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Older vets salute younger generation

Annual parade to feature three grand marshals
By: Don Chaddock Telegraph Managing Editor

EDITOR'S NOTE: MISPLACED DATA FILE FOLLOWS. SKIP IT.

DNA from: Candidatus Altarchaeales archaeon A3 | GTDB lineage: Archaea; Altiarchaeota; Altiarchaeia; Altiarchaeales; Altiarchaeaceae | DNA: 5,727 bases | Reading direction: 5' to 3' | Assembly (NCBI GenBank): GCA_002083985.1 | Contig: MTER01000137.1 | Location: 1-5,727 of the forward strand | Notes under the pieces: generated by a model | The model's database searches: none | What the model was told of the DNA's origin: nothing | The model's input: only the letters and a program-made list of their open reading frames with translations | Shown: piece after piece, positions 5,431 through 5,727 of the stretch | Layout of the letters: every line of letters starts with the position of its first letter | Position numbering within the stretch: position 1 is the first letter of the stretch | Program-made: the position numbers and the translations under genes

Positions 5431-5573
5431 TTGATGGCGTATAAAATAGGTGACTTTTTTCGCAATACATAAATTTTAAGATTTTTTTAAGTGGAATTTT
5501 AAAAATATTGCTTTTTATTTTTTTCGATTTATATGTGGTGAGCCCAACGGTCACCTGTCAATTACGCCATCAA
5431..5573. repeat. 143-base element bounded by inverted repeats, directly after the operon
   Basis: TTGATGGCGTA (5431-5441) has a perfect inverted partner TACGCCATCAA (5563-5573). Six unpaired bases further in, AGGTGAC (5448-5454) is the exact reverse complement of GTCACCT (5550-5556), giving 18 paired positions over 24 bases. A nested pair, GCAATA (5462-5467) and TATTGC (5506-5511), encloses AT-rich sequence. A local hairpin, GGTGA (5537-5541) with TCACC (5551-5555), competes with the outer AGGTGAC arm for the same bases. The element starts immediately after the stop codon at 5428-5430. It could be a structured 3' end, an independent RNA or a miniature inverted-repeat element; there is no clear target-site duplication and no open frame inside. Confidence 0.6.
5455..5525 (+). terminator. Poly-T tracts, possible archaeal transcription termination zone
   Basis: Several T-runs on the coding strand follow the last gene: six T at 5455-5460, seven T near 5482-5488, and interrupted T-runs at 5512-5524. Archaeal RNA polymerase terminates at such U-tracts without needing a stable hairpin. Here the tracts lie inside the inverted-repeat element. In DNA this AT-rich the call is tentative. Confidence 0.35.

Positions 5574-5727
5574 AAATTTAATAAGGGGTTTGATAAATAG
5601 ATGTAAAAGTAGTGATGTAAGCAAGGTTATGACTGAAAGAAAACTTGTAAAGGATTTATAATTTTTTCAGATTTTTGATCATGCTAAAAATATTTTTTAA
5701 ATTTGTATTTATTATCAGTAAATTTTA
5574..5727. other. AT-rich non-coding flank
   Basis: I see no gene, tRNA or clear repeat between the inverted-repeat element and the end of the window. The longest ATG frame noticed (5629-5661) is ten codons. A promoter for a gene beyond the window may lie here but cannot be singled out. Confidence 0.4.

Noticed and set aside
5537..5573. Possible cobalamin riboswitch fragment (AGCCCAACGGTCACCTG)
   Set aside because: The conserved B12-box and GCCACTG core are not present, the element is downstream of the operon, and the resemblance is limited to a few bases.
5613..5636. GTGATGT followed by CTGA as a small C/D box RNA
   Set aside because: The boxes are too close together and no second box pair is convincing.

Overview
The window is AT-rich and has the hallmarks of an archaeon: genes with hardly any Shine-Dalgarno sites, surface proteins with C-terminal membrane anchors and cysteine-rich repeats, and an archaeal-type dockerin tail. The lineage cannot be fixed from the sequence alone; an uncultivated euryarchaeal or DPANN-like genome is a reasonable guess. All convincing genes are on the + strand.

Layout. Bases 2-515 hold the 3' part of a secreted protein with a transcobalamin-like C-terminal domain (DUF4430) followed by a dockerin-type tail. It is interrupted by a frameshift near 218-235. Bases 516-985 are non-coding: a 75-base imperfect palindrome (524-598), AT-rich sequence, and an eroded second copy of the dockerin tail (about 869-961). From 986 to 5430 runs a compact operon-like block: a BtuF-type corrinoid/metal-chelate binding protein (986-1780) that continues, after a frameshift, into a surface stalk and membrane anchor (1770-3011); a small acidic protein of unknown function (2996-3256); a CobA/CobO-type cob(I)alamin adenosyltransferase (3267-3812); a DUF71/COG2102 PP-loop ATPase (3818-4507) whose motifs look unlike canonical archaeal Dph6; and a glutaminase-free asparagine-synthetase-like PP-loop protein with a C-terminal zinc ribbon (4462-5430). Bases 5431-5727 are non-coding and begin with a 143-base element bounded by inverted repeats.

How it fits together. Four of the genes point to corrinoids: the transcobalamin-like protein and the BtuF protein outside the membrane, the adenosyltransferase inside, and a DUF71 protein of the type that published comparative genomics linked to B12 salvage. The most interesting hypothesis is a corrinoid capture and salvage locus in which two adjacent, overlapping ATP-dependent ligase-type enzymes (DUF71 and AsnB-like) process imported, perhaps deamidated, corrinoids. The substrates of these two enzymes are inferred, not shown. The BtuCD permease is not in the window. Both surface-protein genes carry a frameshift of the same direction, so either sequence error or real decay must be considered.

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The “old guard” is calling for the “new guard” to take their rightful places in this year’s Veterans Day Parade in Folsom. According to Ron Hawn, 71, with the American Legion, the older veterans are reaching out to those from more recent conflicts. Hawn served in the U.S. Air Force from 1958-1962. “We’re trying to connect with those who have served in Iraq and Afghanistan,” Hawn said. “It’s their parade. We’re honoring them. If you remember back in Vietnam, returning servicemen said they were spit at and we’re trying to put the newer returning veterans up front to tell them we appreciate their service.” According to Hawn, the parade has been going on for 11 years. “A big driver behind this is Vice Mayor Ernie Sheldon (a retired Air Force colonel). He’s in the background, which is probably what he wants,” Hawn said. Hawn said World War II and Korean War veteran Wayne Spence, who started the parade in 2000 in Folsom as a one-man parade walking down Natoma Street handing out flags, is owed a debt of gratitude. Spence passed away and the parade was renamed in his honor in 2009. “And look at the parade today,” he said. “It’s incredible that he started by himself.” This year’s parade will include many community floats as well as some icons. “We’ll have the Wells Fargo Stagecoach,” Hawn said. “T-38 trainer planes from Beale Air Force Base will fly over at about 9:30 a.m.” Hawn said it’s important to recognize the younger veterans. “They’ll be keeping these veterans organizations going and we’re here to support them,” he said. “We have a service officer at the post, Mike Slater, who can help them with any of their needs. He’s commander of the Veterans of Foreign Wars. They can just stop by the Veterans Memorial Hall at 1300 Forrest St. in Folsom to speak with him.” Parade organizers have tapped three Folsom residents to serve as grand marshals. “They will be representing all the young men and women, making up the newest generation of warriors,” Hawn said. Chief Warrant Officer III Mike DeCosta, 48, is a medical-evacuation helicopter pilot in the U.S. Army who returned from Afghanistan last year. He’s still active in the military. “I got home in November of 2010, so I’ve been home about a year now,” he said. “I came in the military at 18. My dad was in the service. I have been serving since 1981, so 30 years.” DeCosta is in the National Guard and was shipped to Afghanistan in March 2010. In September of that year, he was medically evacuated. “I had a knee, back and arm injury,” he said. “It happened during training, not in combat.” He said the toughest part about being in Afghanistan was the uncertainty about his family’s care. “The most challenging part was being away from the family and my kids and trusting that things are being done that you used to take care of and that everyone is being looked after,” he said. This wasn’t his first time in a hot zone. He was also deployed to Bosnia in 1997 and 1998. DeCosta said he’s touched to be named one of the grand marshals. “I think it is absolutely an honor. I can’t believe I got the call,” he said. “I’ve seen the parade just about every year since I’ve lived in Folsom.” DeCosta lived at Mather Air Force Base and attended Folsom High School. He graduated in 1981, when he enlisted in the military. He returned to Folsom in 1995. He said he’s impressed by some of the older veterans reaching out to the newer generation. “I think it’s great. Some of the older veterans don’t quite get the recognition we get today (for their service). I think we need to reach out more to our Vietnam veterans and even World War II veterans,” DeCosta said. “Vietnam veterans are some of the forgotten veterans. My dad told me stories of what happened to them when they came home. I mean, people threw tomatoes and shouted ‘baby killer’ at them. To have endured what they did over in Vietnam and then come home to a country they love to be treated like that, I think it’s time we did reach out to them more.” Other marshals include Kristen Romani, 33, who was with the U.S. Air Force for 11 years, and Calder “Max” Serba, 24, a corporal in the U.S. Army who served in Afghanistan. “I served from Feb. 2008 to June 2011,” Serba said. “I served one combat tour in Afghanistan from January 2010 to January 2011. I’m originally from Eagle, Colo. I now live in Folsom with my fiancé and her daughter.” Serba said it was difficult being overseas. “The hardest part would be the long period of separation from your loved ones and the amount of things that goes on in just one day over there,” Serba said. “You can’t talk about them at home and the general public doesn’t realize these young men and women are doing their best to come home in one piece. I was under enemy fire multiple times. I did lose friends over there.” He’s looking forward to getting involved in veterans groups. “I think it’s great (that older veterans are reaching out) and it’s absolutely necessary. You’re talking about these guys who’ve been doing good work in the community for so long,” he said. “The work they’ve done to restore the good standing of veterans.” Serba said circumstances are different now for veterans returning home. “The veterans who came home from Vietnam didn’t have the support from the community or the resources we do as younger veterans today,” Serba said. “This is due in large part to the older veterans who laid the groundwork. These posts, they do so much good for the community. It is imperative younger veterans like myself pick up the where they left off because they’ve been shouldering the burden for so long.” Romani was a staff sergeant by she got out of the military in Oct. 2008. “I was generally stationed in the Middle East,” Romani said. “I think being away from home and in a different culture was the most difficult. Also, we worked long hours.” Romani graduated from Folsom High in 1996. She currently volunteers at the veterans hall and just finished massage therapy school. “I miss being in the military,” Romani said. “I miss the people and the relationships.” She said integrating back into the civilian word has been challenging. “Without the support of my family and friends, it would be really hard to get back into civilian life,” she said. “With the economy and everything, it’s been hard finding a solid job.” Romani said the help provided by the older veterans has been immeasurable. “I find it’s amazing. The support is unbelievable,” she said. “The people I met after getting out of the military, who are veterans themselves, it’s amazing how much they help and assist us (with) benefits and other issues.” * * * Wayne Spence Memorial Veterans Day Parade When: 9 a.m., Nov. 11 Where: Starts at Target parking lot on E. Bidwell Street, turns right on Coloma, turns right on Natoma Street, ending at Folsom City Lions Park near Community Center. Judging stand located near end. Street closures: Rolling closures beginning at 8 a.m. on E. Bidwell Street. As parade progresses, streets behind will open.